Piaget Jewelry

It was in La Côte-aux-Fées, a small village in the Swiss part of the Jura, that Georges Édouard Piaget sketched the first strokes of what, decades later, was to become an inimitable signature in the world of luxury and fine watchmaking. In 1874, he started his first workshop on the family farm and devoted himself to making high-precision movements that he soon began supplying to the most prestigious brands. The business developed very quickly. Piaget’s fame spread far beyond the crests of the mountains around Neuchâtel, increased by demand from those who already recognised his signature on a movement as a mark of seldom-equalled expertise, and his workshop grew.
Georges Édouard’s son Timothée Piaget took over the business in 1911, displaying the same passion, demand for quality and success as his father. Sound and solid foundations had been laid for Piaget.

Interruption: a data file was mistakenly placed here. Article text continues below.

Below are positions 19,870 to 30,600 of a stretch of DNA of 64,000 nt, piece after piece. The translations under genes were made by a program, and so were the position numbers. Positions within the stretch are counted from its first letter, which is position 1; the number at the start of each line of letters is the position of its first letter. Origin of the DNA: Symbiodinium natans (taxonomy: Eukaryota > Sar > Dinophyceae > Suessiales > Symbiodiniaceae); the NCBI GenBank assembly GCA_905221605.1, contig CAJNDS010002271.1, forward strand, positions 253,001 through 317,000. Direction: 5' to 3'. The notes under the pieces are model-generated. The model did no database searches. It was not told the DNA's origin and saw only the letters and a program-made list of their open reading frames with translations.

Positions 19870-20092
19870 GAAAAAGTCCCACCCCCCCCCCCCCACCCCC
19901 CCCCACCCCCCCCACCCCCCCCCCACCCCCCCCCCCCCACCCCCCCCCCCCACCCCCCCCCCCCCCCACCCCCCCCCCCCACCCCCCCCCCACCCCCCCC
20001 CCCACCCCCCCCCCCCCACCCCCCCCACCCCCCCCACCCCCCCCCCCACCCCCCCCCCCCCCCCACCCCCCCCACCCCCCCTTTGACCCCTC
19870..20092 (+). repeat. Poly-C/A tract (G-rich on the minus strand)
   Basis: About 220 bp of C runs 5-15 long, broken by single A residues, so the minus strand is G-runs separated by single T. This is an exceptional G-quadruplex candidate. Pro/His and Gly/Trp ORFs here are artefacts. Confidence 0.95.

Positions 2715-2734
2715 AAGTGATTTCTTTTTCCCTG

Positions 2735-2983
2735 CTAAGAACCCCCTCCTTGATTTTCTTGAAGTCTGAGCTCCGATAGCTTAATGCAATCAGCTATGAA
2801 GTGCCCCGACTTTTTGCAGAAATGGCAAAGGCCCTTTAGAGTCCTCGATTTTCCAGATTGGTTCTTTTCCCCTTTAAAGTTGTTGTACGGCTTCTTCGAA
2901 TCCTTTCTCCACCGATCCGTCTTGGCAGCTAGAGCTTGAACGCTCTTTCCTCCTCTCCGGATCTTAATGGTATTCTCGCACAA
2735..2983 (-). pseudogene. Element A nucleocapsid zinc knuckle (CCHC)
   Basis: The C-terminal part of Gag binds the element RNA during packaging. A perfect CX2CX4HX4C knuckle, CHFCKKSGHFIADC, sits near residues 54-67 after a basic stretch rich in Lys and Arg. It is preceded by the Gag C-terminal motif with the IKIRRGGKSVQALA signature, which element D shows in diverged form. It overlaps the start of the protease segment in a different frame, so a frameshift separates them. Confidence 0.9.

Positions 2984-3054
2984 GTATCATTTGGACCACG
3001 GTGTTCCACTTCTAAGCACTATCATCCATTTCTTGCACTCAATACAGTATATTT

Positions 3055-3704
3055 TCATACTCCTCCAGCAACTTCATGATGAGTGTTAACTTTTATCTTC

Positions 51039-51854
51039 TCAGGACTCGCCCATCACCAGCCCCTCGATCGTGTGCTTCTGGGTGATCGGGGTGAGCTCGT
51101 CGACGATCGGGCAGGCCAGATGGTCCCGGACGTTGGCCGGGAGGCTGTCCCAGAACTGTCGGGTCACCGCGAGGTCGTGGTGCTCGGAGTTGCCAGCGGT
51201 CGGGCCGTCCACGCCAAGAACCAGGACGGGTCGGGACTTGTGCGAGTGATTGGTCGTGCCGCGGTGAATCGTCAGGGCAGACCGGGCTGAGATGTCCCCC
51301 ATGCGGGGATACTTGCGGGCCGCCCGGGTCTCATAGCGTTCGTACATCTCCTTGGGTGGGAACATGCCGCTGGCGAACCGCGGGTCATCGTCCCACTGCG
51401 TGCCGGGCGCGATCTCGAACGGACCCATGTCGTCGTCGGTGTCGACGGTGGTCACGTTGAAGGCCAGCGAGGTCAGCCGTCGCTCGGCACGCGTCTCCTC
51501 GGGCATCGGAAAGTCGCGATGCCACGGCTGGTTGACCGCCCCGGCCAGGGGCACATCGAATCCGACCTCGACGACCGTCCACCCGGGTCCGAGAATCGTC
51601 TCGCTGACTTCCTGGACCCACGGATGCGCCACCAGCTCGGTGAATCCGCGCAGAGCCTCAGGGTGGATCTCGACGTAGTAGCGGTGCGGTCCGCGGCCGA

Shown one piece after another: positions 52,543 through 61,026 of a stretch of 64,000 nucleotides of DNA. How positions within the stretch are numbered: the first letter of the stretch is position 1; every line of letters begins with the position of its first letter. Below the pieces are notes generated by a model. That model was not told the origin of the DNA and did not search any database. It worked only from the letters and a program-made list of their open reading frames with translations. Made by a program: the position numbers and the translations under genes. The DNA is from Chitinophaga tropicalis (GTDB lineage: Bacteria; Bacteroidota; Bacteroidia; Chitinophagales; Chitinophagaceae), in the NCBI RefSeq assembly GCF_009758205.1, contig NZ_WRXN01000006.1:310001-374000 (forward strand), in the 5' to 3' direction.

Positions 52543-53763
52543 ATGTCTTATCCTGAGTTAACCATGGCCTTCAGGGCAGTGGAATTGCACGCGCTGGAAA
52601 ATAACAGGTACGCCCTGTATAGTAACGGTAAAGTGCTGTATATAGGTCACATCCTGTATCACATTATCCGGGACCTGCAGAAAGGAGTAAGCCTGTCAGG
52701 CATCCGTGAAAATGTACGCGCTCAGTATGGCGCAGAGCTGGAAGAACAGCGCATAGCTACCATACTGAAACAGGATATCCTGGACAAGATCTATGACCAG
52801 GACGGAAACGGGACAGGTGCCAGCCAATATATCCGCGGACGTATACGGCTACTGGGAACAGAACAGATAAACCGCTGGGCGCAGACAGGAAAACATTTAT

An enterprising spirit, willingness to take risks and the desire never to rest on its laurels were indelibly inscribed on Piaget’s DNA, which is why in 1943 the company made a decision that was crucial to its future by registering the brand. From then on, the movement Manufacture from La Côte-aux-Fées produced watches signed by and sold under its own name, created with the same close attention to aesthetics and technical performance. This rebirth can be ascribed to Gérald and Valentin Piaget, the founder’s grandsons. They also started the brand’s geographic expansion and worked to increase its international recognition.